We've been back in NYC for over a month and we're living in a house that's completely under renovation. We eat and sleep in our bedroom, only a few feet away from our dog's pee pad. It's not glamorous, to say the least. And as the snow falls and I seriously consider going to KFC for lunch since I don't have a kitchen and Ridgewood food options are limited, I can't stop thinking about our time in India.
I'd been to India many times but this was my first trip in 10 years- and my first trip with my husband. The last time I went I backpacked around India and got horribly sick and stressed out. And now David was going to meet my Indian family. I honestly wasn't sure how this was going to go.
We started in Kolkata (more on this later), staying with my grandmother and spending time with my extended family. Since we had two weeks in the country we decided to strike it out on our own before heading back to the West.
Doing India Like Rich White Women
India provides a continent's worth of travel options, so we had some trouble figuring out where to go. After taking in a lot of advice (mostly from my Dad, who recommended all typical touristy spots) and reading vacation guides (aka the GOOP guide to India), we decided on Rajasthan. We were going to do India like rich white women!
Rajasthan is totally different from the India I'd experienced- it's desert and mountains are a huge contrast to the wet, lush plains of Bengal where I spent my childhood summers. The food is heavy and creamy (but delicious), the clothing bright and ostentatious. There's dusty roads traversed by camels, palaces hoisted on mountaintops and floating in the middle of lakes (!), elaborate Hindu temples popping up from brightly painted villages. I get why tourists come here. It's the closest India gets to the image Westerners have of it.
The castles and palaces are the main attractions. The region is dotted with them and some of them have been turned into hotels. The one we stayed at in Jaipur, Samode Haveli, was a gorgeous 18th century manor came straight out of British India. At night the hotel staff would light the fire pits and invite classical Indian musicians to play while you sipped on Scotch. It was all romantic...in a very colonial way.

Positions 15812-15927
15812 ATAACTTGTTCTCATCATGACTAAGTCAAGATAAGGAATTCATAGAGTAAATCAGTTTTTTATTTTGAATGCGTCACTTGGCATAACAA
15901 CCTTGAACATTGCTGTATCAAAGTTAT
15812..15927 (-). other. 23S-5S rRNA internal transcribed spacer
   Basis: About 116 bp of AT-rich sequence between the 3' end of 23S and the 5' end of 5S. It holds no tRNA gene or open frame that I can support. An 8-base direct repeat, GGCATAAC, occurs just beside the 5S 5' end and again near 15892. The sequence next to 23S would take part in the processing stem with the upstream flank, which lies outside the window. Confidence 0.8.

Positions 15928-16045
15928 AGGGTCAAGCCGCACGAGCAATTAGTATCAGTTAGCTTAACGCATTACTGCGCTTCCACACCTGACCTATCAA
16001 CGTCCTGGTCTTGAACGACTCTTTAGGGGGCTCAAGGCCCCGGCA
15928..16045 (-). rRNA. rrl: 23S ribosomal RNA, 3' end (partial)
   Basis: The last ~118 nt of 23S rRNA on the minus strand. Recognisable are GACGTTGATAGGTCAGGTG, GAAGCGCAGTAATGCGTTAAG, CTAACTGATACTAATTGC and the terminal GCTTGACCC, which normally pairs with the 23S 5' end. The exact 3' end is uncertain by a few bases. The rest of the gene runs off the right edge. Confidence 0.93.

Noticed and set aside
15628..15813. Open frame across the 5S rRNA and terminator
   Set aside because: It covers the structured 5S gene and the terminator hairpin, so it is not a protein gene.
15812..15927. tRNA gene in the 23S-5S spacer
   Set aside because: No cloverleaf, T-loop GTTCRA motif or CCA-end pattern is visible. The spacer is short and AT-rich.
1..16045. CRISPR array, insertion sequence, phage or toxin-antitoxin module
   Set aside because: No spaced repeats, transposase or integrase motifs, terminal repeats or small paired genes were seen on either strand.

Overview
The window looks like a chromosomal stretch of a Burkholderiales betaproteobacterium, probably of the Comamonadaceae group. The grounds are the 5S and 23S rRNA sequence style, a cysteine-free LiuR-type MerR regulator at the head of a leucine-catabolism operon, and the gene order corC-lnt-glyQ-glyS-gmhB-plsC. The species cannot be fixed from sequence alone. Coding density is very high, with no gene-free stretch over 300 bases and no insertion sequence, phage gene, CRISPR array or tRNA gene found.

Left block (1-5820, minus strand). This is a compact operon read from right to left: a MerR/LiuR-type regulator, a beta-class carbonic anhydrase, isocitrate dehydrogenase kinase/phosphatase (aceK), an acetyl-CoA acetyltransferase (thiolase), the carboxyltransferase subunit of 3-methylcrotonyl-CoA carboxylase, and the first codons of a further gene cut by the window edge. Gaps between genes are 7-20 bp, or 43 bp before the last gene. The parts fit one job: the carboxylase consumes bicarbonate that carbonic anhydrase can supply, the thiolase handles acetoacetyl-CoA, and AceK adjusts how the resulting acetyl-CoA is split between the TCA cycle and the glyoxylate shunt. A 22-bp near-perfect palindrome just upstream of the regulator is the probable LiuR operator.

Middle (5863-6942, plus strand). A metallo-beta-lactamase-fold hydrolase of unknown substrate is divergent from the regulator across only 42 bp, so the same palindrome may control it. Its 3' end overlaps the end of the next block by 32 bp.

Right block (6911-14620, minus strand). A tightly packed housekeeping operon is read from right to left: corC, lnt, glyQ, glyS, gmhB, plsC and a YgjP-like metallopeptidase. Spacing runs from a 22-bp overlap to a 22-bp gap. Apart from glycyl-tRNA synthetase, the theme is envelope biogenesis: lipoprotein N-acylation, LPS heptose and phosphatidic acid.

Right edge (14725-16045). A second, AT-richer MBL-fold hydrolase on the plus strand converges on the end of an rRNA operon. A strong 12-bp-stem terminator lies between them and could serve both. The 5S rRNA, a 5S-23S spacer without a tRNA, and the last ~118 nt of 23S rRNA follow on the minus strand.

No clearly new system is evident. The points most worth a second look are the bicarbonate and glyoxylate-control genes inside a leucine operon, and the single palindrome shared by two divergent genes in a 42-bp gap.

Visiting the Pink City
Jaipur itself is a sleepy provincial town that's gorgeous in its uniformity. It's called the Pink City because the precolonial part of town is composed entirely of terracotta pink buildings. At its heart lies the City Palace, which feels both medieval and modern; next to it is an observatory that looks like something out of Dali painting. The palace and the fort outside of the city are a mishmash of architectural styles, namely Victorian/British, Persian, and Indian. Some of the features though, like a harem guarded entirely by eunuchs, are straight out of Game of Thrones.
Our Fortress atop a Mountain
After Jaipur, we headed south to Udaipur, but instead of staying in town and doing the usual city things, we opted to stay at a resort 45 minutes north. RAAS Devigarh is a converted 18th century fortress that sits high atop a small village nestled in the Aravalli Hills, a chain of ancient, low-slung mountains that provides India and much of the world with marble, stone, and gems. It's an Indian-owned and designed hotel and safe to say that it's one of the most gorgeous places we've ever seen. Every space is thought through and well-appointed, with modern touches elevating the traditional features. One night we had a private dinner in the 'sheesh mahal', a semi-restored pleasure palace on the top floor of Devigarh, covered entirely in mirrors and built for entertaining royal guests. It was unforgettable.
We soaked in the views, the atmosphere, and the cool nights and warm afternoons while at Devigarh. We drove into Udaipur, a sedate but beautiful city built around a lake. Palaces don't just ring the perimeter of the lake, there's a number of floating palaces that can be reached only by boat. We even took a boat ride to lunch! How many places in the world is that a thing?
Devigarh being the magical place that it is, we spent a couple days lounging around the pool, getting massages and taking camel rides around the village. All while being waited on hand and foot, experiencing what is known in India as 'royal service'.
The Royal Service
About that - while 'royal service' is unfailingly polite, gracious, and attentive, it also felt like too much to me. And given that it was all these Indians serving wealthy white people, it felt a little too colonial. I can put my own napkin on my lap, thank you. And no, I don't need my chicken cut up into little pieces. David was a much better sport than I was; after all, the staff was playing a part in the fantasy of this place. It was what a lot of tourists who come to India wanted - to be treated like maharajahs. In Rajasthan, which literally means 'land of kings', you can't really help but let go and treat yourself.